There are several different premises for the building of a new baseball stadium here, but for the moment let’s consider the mythical one:
If you de-roof it, they will come.
Now, myths are cool if they’re not outright fiction - and sometimes even if they are - and we know of no stadium in America that sucks the thrill out of the baseball experience like the Kingdome. The saddest - definitely not the wisest - souls you’ll ever see are the batting-practice hardcores lined up at Gate B at 4 o’clock, willingly surrendering 3 extra hours of Seattle’s spectacular sunshine for the privilege of having Jay Buhner swat 60 mph grapefruits into the their laps.
So let’s get this straight: On Sept. 19, the voters of King County will be asked to approve a 10th-of-a-percent sales-tax hike to fund a new ballyard … with another roof?
One a scale of 1 to 10, well, let’s position it in Mariners annals somewhere between the Kevin Mitchell trade and hiring Maury Wills to manage.
Yes, they’ll be able to crank the new roof open and shut it like a patio umbrella, and 95 percent of the time, Mariners Park at Can’t Win Yards - relax, it’s just a working title - would be an open-air stadium. So why a roof?
Why a roof when it’s the single most depressing feature of the building baseball wants to abandon?
And especially why a roof when it’s probably, what, a $70 million line item in the $245 million blueprint?
Does somebody perhaps want to torpedo this project and send the Mariners sailing off to northern Virginia or wherever billionaire buyers can be found?
Sorry. That’s conspiracy talk. Don’t want to get lumped in with the goverment-is-controlling-the-weather crowd.
Which, of course, is what we’re talking about - controlling the weather. One of the local papers runs a daily feature charting how often this season a retractable roof stadium would have had to have been, uh, unretracted to combat the elements, and the number they’ve come up with is five - though that doesn’t necessarily translate to five rainouts.
But how necessary can a roof be in Seattle when they’re getting along just fine without one in Denver - where men are men and precipitation is an industry measured by the foot?
Perhaps the roof will be lopped off the wish list in a push for votes a few weeks before the election. Perhaps it will coincide with a Mariners win streak of eight or nine games. Perhaps the M’s will someday try something other than left field by committee.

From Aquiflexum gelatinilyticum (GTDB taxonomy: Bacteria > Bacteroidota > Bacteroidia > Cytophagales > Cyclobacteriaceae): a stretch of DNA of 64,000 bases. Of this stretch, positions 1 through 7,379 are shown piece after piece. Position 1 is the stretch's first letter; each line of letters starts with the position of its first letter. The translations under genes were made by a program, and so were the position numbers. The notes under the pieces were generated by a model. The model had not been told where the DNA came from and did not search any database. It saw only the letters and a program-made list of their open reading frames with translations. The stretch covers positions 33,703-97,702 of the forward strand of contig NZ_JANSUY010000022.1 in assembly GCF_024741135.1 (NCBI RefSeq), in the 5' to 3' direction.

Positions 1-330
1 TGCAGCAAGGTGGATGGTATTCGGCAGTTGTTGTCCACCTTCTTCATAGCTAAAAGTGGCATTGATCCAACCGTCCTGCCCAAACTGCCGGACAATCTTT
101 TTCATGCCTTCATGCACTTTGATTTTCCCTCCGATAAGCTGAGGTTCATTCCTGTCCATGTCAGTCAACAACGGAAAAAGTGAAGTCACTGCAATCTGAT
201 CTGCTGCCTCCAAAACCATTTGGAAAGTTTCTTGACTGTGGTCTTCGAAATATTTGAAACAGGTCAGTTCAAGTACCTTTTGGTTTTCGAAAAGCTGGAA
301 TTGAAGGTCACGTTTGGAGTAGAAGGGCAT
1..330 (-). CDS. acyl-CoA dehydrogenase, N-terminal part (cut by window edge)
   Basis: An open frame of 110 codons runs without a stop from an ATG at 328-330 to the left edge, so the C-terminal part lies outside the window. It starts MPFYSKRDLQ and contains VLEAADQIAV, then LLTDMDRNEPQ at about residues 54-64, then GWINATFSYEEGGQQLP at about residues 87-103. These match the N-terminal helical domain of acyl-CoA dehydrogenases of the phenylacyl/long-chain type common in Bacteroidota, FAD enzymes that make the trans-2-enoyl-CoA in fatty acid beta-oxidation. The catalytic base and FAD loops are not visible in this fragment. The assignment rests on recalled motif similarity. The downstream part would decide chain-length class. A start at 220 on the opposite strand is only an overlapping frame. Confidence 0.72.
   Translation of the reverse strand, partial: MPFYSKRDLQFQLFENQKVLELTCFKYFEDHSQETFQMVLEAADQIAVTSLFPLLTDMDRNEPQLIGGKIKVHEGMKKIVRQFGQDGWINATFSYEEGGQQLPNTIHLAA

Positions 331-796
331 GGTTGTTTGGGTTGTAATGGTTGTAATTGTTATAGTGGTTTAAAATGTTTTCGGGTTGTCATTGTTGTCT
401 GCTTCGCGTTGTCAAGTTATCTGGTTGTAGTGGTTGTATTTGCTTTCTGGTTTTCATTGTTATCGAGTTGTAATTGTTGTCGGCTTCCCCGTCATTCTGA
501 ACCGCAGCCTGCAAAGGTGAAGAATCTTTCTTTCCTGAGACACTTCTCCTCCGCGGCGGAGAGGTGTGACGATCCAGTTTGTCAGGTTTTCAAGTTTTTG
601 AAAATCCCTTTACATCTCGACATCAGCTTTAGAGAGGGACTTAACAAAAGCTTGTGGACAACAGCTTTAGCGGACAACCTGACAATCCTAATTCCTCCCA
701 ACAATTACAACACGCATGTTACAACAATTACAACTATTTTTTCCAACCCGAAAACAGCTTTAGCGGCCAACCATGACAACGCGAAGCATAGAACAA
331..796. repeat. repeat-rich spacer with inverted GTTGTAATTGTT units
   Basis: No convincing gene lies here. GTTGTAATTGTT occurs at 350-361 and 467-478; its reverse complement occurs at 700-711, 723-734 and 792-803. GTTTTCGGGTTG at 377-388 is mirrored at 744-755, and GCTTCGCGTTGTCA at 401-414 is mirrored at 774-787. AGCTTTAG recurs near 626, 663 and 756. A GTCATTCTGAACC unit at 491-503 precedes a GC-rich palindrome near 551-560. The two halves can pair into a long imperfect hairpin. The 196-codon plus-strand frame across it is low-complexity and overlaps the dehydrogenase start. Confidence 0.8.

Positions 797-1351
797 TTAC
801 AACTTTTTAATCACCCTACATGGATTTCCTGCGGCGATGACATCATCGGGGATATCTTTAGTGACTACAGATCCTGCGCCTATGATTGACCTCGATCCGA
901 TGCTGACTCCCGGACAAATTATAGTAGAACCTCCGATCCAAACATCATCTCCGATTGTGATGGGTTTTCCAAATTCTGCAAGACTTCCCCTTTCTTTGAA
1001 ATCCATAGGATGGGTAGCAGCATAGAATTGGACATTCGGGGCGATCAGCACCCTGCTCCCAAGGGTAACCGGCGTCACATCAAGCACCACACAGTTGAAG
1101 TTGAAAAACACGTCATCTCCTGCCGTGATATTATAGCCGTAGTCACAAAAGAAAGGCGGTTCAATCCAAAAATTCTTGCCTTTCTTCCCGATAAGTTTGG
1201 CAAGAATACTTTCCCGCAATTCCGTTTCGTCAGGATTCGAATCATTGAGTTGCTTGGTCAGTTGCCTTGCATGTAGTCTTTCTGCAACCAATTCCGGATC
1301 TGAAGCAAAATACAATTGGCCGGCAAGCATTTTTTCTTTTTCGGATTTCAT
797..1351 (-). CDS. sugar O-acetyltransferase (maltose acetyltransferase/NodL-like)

Fact is, the public facilities district concept that has given Spokane its new palace is getting a reception so cool that you’d need more than a retractable roof to keep the joint warm.
It hardly seems to matter that the yearly cost to the average taxpayer would amount to roughly $9 - a night of ramen for dinner instead of Domino’s. It matters a lot that only King County residents are being dinged for this bauble, when season-ticket holders come from Tacoma and Everett and Bremerton, too.
Indeed, if a method could be found to let the pro-stadium spenders from outside the county pay the tab for the nay voters within, you could be haggling over land and breaking ground already.
But mostly it matters that this is hardly the time to be panhandling the public on behalf of baseball, even if Mariners management - after some wrangling - is standing up as the most cooperative partner in a public facility in the sport’s history.
There is enough no-new-taxes momentum to defeat the proposal in the best of times - indeed, that’s why the politicians have handed the risk of losing the last baseball franchise the city will ever see off to the electorate, so that it can’t come back to bite them in future Novembers. This may be the epitome of spinelessness, but you asked for it.
It is just as unfortunate that the players and owners of the game have revealed themselves to be every bit as greedy and blind as the politicians are weak in the knees. But worst of all, baseball’s Bickersons haven’t settled anything yet.
There are bound to be a few voters who go to the polls remembering Mariners president John Ellis warning a year ago that baseball couldn’t survive in Seattle without a salary cap and revenue sharing - neither of which has come to pass.
You suppose they’ll buy the proposition that a new stadium will make it all better?
Sorry. Especially not if it’s an open-and-shut case.
, DataTimes MEMO: You can contact John Blanchette by voice mail at 459-5577, extension 5509.